Avian influenza is known informally as avian flu or bird flu — refers to “influenza caused by viruses adapted to birds.The version with the greatest concern is highly pathogenic avian influenza (HPAI).Avian influenza (AI) is an infectious viral disease of birds (especially wild water fowl such as ducks and geese), often causing no apparent signs of illness. AI viruses can sometimes spread to domestic poultry and cause large-scale outbreaks of serious disease. Some of these AI viruses have also been reported to cross the species barrier and cause disease or subclinical infections in humans and other mammals.
“Bird flu” is a phrase similar to “swine flu,” “dog flu,” “horse flu,” or “human flu” in that it refers to an illness caused by any of many different strains of influenza viruses that have adapted to a specific host. All known viruses that cause influenza in birds belong to the species influenza A virus. All subtypes (but not all strains of all subtypes) of influenza A virus are adapted to birds, which is why for many purposes avian flu virus is the influenza A virus. (Note, however, that the “A” does not stand for “avian”).
Avian influenza refers to infection of birds with avian influenza Type A viruses. These viruses occur naturally among wild aquatic birds worldwide and can infect domestic poultry and other bird and animal species. Wild aquatic birds can be infected with avian influenza A viruses in their intestines and respiratory tract, but usually do not get sick. However, avian influenza A viruses are very contagious among birds and some of these viruses can sicken and even kill certain domesticated bird species including chickens, ducks, and turkeys.
Infected birds can shed avian influenza A viruses in their saliva, nasal secretions, and feces. Susceptible birds become infected when they have contact with the virus as it is shed by infected birds. They can also become infected by coming in contact with surfaces that are contaminated with virus from infected birds.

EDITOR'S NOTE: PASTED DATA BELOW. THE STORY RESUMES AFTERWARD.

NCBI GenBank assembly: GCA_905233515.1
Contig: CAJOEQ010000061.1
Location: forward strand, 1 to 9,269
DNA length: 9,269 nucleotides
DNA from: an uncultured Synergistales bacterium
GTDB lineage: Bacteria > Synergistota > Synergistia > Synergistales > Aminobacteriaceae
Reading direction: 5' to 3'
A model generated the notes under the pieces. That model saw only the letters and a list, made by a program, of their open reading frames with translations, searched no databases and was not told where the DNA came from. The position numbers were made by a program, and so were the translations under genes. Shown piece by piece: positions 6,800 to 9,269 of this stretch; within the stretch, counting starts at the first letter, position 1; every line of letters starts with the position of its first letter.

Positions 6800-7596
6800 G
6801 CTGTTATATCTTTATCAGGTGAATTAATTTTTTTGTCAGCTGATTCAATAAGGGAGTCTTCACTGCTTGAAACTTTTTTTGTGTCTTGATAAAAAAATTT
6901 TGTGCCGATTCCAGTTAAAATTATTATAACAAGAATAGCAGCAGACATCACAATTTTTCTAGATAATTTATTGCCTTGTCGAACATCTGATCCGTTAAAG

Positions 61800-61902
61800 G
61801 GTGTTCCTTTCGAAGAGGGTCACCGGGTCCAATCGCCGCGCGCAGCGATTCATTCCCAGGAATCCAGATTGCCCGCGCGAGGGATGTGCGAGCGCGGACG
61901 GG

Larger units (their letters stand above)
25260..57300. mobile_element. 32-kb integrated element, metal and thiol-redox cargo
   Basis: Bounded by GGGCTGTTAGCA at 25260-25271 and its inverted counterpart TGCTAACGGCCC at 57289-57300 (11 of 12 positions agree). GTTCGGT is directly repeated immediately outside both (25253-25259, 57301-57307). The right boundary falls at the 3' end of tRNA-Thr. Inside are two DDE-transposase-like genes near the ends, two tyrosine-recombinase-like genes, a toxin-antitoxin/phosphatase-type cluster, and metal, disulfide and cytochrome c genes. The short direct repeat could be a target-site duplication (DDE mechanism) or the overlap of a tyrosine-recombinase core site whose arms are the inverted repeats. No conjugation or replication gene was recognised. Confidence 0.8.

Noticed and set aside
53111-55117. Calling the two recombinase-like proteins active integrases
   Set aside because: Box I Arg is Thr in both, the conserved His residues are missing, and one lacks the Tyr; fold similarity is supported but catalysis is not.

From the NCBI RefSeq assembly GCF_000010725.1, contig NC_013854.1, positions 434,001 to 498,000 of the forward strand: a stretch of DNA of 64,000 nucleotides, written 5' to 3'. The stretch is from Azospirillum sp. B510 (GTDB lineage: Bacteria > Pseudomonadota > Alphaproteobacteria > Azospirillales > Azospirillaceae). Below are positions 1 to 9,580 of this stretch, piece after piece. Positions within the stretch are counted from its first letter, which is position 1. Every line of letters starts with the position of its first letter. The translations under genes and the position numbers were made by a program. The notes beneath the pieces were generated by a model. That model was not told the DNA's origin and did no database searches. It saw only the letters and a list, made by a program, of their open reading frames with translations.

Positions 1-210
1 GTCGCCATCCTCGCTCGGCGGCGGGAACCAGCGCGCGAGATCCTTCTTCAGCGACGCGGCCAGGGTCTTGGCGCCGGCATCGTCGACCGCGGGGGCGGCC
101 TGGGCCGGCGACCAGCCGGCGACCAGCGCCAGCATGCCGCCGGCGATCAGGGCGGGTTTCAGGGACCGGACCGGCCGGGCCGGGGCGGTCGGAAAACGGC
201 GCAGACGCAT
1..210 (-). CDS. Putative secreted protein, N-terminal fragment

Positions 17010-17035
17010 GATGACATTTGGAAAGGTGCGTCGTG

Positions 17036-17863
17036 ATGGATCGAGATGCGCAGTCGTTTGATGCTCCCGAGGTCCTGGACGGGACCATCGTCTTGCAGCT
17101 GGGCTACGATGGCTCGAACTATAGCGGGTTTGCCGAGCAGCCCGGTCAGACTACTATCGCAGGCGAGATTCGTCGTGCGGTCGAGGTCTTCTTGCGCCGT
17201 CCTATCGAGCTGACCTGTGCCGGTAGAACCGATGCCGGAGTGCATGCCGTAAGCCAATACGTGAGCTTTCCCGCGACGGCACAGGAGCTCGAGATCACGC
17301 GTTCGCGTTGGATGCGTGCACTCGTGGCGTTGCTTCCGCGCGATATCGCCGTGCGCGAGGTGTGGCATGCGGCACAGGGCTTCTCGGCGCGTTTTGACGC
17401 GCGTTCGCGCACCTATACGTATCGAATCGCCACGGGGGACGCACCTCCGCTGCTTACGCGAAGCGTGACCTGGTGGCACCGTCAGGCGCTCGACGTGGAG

AI viruses are divided into 2 groups based on their ability to cause disease in poultry: high pathogenicity or low pathogenicity. Highly pathogenic viruses result in high death rates (up to 100% mortality within 48 hours) in some poultry species. Low pathogenicity viruses also cause outbreaks in poultry but are not generally associated with severe disease.
Causes of bird flu or avian flu :
Bird flu is caused by a virus. After a wild bird infects a farm-raised bird, the virus can easily and quickly spread among hundreds or thousands of birds. Sick birds must then be killed to stop the virus from spreading.People who come into contact with sick chickens, ducks, or turkeys are more likely to get the virus. Bird flu virus can be passed through bird droppings and saliva on surfaces such as cages, tractors, and other farm equipment.
Most people don’t need to worry about getting sick with bird flu virus. You cannot get bird flu from eating fully cooked chicken, turkey, or duck, because heat kills the virus.The H5N1 bird flu virus is spread when wild birds pass the virus along to birds such as chickens or ducks that are being raised for human consumption. While the wild birds do not seem to be affected by the virus, the livestock that contract the virus get very sick and many die.